|Question: Which is better, an HMO or a PPO?|
The question really is, which type is better for you? If you're able to choose between a health maintenance organization (HMO) and a preferred provider organization (PPO), you'll need to evaluate the coverage that each offers and determine which one best suits your needs. Although both HMOs and PPOs are types of managed care systems, each manages health care differently.
HMO members have to pick a primary care physician (PCP), who provides general medical care and referrals to specialists. Both the PCP and any specialists you see must belong to the HMO network. The PCP must approve your request to see a specialist. PPO members aren't required to choose a PCP and can see a specialist without a referral.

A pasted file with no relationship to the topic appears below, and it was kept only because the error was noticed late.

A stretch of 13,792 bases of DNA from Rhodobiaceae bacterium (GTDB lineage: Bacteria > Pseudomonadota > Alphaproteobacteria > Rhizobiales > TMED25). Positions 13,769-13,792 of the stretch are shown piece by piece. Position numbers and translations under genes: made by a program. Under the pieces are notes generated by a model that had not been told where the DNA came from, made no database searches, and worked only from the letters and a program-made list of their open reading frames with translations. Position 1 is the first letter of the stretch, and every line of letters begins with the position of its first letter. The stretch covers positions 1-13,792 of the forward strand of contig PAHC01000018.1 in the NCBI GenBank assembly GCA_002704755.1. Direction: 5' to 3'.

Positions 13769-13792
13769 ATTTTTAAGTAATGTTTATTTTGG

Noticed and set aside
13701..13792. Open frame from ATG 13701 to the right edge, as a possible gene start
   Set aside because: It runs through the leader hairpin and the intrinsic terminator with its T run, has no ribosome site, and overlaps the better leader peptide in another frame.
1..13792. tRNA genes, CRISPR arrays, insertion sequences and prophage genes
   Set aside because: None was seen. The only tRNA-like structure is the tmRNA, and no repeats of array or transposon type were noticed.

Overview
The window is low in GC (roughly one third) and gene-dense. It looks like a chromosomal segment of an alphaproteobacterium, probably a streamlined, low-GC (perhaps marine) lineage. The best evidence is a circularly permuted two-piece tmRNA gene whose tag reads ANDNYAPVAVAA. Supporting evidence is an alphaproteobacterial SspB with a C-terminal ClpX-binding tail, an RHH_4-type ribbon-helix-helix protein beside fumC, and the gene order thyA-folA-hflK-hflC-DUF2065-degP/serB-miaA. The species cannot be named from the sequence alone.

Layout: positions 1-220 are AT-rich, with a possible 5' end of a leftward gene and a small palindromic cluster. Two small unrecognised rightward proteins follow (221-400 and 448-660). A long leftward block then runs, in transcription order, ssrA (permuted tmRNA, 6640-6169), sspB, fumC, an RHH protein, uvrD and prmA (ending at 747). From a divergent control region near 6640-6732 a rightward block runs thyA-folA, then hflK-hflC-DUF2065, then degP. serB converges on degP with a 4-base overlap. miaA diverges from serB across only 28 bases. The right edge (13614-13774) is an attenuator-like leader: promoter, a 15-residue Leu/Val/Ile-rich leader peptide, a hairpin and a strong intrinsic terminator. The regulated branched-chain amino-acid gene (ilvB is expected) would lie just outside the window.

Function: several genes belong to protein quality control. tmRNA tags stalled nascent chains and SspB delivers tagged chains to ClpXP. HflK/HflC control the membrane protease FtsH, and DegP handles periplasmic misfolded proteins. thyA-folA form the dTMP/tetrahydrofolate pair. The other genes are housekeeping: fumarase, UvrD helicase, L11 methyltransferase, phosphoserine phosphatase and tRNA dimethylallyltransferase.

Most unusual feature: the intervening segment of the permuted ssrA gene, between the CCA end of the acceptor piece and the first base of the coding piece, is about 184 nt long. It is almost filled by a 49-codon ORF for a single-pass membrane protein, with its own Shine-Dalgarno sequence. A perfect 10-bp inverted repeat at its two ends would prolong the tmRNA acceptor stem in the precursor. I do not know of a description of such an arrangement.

Out-of-network care (except for emergency care in some situations) is generally not covered by an HMO. A PPO won't require you to receive care within the network, but you'll save money if you do. For instance, the PPO may reimburse 90 percent of your health-care bill if you saw a doctor within the network, but only 70 percent of your bill if you saw a doctor outside the network.
HMO members usually pay a small co-payment for care (e.g., $10), but aren't required to meet an annual deductible. If you belong to a PPO, you may have to meet a deductible (especially for hospitalization) and pay a larger co-payment (e.g., $20) than an HMO member when you receive care.
So what it boils down to is flexibility versus cost. If you routinely need to see specialists, travel a lot, or are willing to pay more to see whatever health-care provider you choose, then a PPO might be the right choice. But if saving money on health care is your main concern and you're not worried about access to specialists of your choice, consider joining an HMO.